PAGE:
Ancient Monuments

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Four stone hut circles and a cairnfield 400m south-east of Wedlake Farm forming part of the settlement on the north-west slope of Roos Tor

A Scheduled Monument in Peter Tavy, Devon

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Latitude: 50.5759 / 50°34'33"N

Longitude: -4.0617 / 4°3'41"W

OS Eastings: 254116.35198

OS Northings: 77160.415608

OS Grid: SX541771

Mapcode National: GBR Q0.F0K4

Mapcode Global: FRA 27CJ.ZCG

Entry Name: Four stone hut circles and a cairnfield 400m south-east of Wedlake Farm forming part of the settlement on the north-west slope of Roos Tor

Scheduled Date: 6 September 1993

Source: Historic England

Source ID: 1011379

English Heritage Legacy ID: 20386

County: Devon

Civil Parish: Peter Tavy

Traditional County: Devon

Lieutenancy Area (Ceremonial County): Devon


This monument includes four stone hut circles, a cairnfield, a lynchet and a
group of trial pits situated on a gentle north-west facing slope of Roos Tor
overlooking the valley of the Colly Brook. The stone hut circles are composed
of rubble and earth and are all circular in plan. The internal diameters of
these structures vary from 3m to 5m and the height of the walls varies between
0.2m and 0.7m. The cairnfield includes seventeen cairns scattered along a
slight terrace. Three of the mounds are sub-circular in shape and these range
in size from 4m to 6m in diameter and stand between 0.7m and lm high.
Fourteen of the mounds are ovoid in shape, and these range between 3.3m to
9.5m long, 2m to 4.9m wide and stand between 0.2m and 1m high. The average
height of all the mounds is 0.64m. The three sub-circular mounds are probably
burial monuments; the remainder most likely represent stone clearance
connected with cultivation of the area.
The four trial pits each have a sub-rectangular pit measuring 3m long by 1.8m
wide and 0.6m deep with an associated crescent shaped bank standing up to 0.5m
high lying immediately downslope. These pits were excavated by tinners
searching for tin ore.
This monument forms part of a large unenclosed stone hut circle settlement.

The site of the monument is shown on the attached map extract.
It includes a 2 metre boundary around the archaeological features,
considered to be essential for the monument's support and preservation.

Source: Historic England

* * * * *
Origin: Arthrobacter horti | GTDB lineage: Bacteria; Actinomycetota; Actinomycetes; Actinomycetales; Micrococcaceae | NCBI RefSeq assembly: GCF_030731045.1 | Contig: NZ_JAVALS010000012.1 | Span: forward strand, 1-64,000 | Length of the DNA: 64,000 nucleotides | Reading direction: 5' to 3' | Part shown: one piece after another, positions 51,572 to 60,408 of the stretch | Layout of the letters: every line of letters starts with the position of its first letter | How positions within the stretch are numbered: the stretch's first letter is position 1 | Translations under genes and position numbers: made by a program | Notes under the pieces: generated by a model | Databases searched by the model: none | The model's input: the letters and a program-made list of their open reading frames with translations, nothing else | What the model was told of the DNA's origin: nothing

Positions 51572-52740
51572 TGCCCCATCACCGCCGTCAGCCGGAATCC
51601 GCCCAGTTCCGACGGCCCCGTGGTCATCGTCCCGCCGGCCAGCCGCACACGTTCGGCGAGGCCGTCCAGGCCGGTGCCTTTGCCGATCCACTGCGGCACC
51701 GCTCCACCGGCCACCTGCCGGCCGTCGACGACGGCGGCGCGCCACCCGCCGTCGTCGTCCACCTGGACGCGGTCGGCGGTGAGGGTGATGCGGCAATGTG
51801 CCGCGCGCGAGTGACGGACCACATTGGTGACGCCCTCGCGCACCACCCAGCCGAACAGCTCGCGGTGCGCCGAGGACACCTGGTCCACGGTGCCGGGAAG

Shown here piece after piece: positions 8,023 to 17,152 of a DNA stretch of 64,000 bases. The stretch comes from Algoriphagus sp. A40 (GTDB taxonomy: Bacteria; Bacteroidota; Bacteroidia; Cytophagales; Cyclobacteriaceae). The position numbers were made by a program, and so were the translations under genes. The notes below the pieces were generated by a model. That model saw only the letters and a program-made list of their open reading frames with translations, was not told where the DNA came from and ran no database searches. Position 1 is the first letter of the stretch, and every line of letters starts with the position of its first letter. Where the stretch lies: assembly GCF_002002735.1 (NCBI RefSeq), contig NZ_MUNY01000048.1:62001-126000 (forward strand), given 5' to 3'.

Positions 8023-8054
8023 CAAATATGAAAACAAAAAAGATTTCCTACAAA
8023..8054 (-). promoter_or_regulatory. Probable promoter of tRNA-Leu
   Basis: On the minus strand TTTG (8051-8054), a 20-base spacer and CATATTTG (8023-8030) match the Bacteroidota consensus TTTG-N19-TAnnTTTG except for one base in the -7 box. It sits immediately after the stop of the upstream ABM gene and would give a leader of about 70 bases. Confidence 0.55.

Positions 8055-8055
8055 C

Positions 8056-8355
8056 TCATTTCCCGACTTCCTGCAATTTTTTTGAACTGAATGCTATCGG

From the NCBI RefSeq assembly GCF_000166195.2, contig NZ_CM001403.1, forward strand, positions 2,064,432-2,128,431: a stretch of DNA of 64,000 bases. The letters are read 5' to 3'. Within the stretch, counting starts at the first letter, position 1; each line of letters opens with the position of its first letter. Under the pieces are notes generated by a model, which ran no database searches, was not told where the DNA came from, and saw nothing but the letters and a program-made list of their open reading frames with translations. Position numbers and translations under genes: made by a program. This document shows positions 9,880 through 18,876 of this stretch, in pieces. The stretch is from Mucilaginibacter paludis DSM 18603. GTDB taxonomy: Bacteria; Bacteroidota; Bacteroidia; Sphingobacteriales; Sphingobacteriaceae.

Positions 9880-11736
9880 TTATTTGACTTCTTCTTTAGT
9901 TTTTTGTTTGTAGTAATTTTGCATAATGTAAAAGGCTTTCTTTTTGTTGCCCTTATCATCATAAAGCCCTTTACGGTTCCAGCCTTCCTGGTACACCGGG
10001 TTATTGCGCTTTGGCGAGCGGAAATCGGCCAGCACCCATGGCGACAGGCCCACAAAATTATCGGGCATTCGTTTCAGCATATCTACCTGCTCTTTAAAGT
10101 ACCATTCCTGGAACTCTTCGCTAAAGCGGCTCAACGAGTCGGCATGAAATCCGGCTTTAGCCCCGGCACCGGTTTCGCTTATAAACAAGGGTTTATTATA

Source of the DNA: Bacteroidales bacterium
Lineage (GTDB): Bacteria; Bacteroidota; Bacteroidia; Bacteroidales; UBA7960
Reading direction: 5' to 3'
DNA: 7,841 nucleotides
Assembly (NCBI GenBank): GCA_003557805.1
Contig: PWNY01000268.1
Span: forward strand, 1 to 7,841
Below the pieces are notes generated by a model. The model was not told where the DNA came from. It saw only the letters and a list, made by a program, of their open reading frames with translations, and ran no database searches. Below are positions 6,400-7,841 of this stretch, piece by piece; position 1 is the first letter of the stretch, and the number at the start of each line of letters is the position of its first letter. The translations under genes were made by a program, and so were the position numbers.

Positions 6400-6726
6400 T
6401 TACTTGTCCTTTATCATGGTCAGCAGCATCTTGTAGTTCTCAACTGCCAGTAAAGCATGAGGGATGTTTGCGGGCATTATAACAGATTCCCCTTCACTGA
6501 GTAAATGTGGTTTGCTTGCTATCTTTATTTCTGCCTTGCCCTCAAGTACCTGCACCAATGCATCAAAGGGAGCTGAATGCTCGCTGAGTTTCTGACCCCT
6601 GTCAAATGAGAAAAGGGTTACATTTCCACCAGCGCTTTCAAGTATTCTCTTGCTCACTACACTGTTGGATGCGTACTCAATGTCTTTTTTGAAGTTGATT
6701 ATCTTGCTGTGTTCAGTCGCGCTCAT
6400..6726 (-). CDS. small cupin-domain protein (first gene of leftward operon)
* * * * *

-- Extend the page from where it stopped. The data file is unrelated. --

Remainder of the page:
Reasons for Scheduling

Dartmoor is the largest expanse of open moorland in southern Britain and,
because of exceptional conditions of preservation, it is also one of the most
complete examples of an upland relict landscape in the whole country. The
great wealth and diversity of archaeological remains provide direct evidence
for human exploitation of the Moor from the early prehistoric period onwards.
The well-preserved and often visible relationship between settlement sites,
land boundaries, trackways, ceremonial and funerary monuments as well as later
industrial remains, gives significant insights into successive changes in the
pattern of land use through time. Cairnfields are concentrations of three or
more cairns sited within close proximity to one another; they may consist of
burial cairns or cairns built with stone cleared from the land surface
(clearance cairns). Round funerary cairns were constructed during the Bronze
Age (c.2000-700 BC) and consisted of earthen or rubble mounds, sometimes
ditched, which covered single or multiple burials. Often occupying prominent
locations, they are a major visual element in the modern landscape. The
considerable variation in the size of cairnfields and their longevity as a
monument type provide important information on the diversity of beliefs and
social organisation amongst early prehistoric communities. They are
particularly representative of their period and a substantial proportion of
surviving examples are considered worthy of protection.

The four stone hut circles and cairnfield on the north-west slope of Roos Tor
survive well and contain archaeological and environmental evidence relating to
the monument and the landscape in which it was constructed. The lynchet and
clearance cairns provide a valuable insight into Bronze Age agricultural
activity on the western side of the Moor.

Source: Historic England


Books and journals
Butler, J, Dartmoor Atlas of Antiquities, (1991), 86-7
Gerrard, G A M, The Archaeology of the Early Cornish Tin Industry, (1986), 254-5
Gibson, A, Single Monument Class Description - Stone Hut Circles, (1987)
National Archaeological Record, SX57NW18, (1991)
Raymond, F, Single Monument Class Description - Cairnfields, (1987)

Source: Historic England

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